• storageRG, this is the name of the Resource Group that contains the file share you want to upload the JSON file to.
  • storageAccountName, this is the name of the storage account that contains the Azure file share.
  • filesharename, this is the name of the Azure file share in the storage account. On the Azure file share, there needs to be a directory named templates. You will need to create that directory manually.

When you run the runbook you might see warning messages. There might be some cases where the PowerShell cmdlet fails to generate some parts of the template. Warning messages will inform you of the resources that failed. The template will still be generated for the parts that were successful.

Once the JSON file is written to the Azure File Share you can protect the Azure file share with Azure Backup. Read more about backup for Azure file shares here.

Disclaimer: Cloud is a very fast-moving environment. It means that by the time you’re reading this post everything described here could have been changed completely. Note that this is provided “AS-IS” with no warranties at all. This is not a production ready solution for your production environment, just an idea, and an example.

Keep your Azure subscription tidy with Azure Automation and Log Analytics

When delivering Azure training or Azure engagements there is always a discussion about how important it is to have a policy and a lifecycle for Azure resources. Not only do we need a process to deploy resources to Azure, we also need a process to remove resources. From a cost perspective this is extra important, as an orphan IP address or disk will cost many, even if they are not in use. We also need policy to make sure everything is configured according to company policy. Much can be solved with ARM policies, but not everything. For example, you can’t make sure all resources have locks configured.

To keep the Azure subscription tidy and to get an event/recommendation when something is not configured correctly we can use an Azure Automation and OMS Log Analytics. In this blog post, I will show an example how this can be done 😊 The data flow is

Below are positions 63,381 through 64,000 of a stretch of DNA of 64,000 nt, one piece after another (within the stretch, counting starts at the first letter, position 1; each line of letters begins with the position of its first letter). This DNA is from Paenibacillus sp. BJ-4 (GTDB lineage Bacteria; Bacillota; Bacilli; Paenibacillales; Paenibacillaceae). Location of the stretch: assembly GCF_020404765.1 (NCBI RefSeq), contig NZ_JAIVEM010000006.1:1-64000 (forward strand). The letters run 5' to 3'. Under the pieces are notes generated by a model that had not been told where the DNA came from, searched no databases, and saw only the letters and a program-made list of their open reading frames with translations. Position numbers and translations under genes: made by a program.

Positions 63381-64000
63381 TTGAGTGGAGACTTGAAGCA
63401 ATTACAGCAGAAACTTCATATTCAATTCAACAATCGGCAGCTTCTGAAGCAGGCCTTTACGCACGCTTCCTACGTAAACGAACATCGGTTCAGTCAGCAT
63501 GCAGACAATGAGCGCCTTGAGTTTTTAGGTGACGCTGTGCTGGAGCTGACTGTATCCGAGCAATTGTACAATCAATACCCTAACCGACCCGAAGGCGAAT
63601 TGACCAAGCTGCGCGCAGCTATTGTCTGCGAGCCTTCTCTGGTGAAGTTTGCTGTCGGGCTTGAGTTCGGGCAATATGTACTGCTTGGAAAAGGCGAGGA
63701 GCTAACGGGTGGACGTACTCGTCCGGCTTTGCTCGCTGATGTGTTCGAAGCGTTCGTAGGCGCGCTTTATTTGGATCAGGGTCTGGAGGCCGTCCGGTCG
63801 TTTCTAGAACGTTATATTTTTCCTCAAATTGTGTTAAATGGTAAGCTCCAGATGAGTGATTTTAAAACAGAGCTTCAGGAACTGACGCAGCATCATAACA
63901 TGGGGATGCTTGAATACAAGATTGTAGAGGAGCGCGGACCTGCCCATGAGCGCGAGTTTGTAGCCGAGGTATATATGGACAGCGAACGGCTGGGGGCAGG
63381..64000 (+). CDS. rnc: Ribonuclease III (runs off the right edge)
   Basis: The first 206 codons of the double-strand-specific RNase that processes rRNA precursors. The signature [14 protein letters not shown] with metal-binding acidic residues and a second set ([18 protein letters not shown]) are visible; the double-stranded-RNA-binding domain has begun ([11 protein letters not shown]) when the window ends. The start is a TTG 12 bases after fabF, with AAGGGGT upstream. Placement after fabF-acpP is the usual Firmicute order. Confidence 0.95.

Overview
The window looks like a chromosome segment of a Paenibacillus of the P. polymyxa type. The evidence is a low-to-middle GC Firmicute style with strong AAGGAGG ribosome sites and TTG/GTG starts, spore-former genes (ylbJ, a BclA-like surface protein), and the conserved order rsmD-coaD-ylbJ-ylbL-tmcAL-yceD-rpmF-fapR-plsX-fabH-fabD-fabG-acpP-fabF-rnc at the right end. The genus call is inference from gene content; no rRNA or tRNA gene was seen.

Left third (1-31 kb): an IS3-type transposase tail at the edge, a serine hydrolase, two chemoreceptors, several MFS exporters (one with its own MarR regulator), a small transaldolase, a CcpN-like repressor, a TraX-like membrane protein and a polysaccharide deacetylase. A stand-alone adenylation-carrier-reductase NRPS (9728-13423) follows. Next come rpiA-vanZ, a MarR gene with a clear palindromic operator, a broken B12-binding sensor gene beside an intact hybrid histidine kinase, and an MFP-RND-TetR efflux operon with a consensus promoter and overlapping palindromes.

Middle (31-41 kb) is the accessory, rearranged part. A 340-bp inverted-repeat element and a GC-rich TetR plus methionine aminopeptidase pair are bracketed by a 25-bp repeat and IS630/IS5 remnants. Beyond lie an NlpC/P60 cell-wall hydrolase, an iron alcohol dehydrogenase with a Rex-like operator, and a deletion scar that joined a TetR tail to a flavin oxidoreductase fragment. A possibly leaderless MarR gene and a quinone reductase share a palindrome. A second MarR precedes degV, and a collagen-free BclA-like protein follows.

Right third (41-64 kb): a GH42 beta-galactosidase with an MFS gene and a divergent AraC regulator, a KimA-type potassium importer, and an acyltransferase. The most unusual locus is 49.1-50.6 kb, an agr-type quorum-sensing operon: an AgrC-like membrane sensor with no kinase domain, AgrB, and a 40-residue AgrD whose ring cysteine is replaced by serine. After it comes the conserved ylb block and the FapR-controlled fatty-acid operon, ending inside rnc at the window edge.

1. Azure Automation runbook triggers based on a schedule or manual. The runbook run several checks, for example if there are any orphan disks.
  2. If there is anything that should be investigated an event is created in OMS Log Analytics.
  3. In the OMS portal, we can build a dashboard to get a good overview of these events.

The example dashboard shows (down the example dashboard here)

  • Total number of recommendations/events
  • Number of resource types with recommendations
  • Number of resources groups with recommendations. If each resource group correspond to a service, it is easy to see number of services that are not configured according to policy

The runbook is this example checks if there are any disks without an owner, any VMs without automatically shut down, any public IP addresses not in use and databases without lock configured. The runbook is based on PowerShell and it is easy to add more checks. The runbook submit data to OMS Log Analytics with Tao Yang PS module for OMSDataInjection, download here. That show up in Log Analytics as a custom log called ContosoAzureCompliance_CL. The name of the log can be changed in the runbook.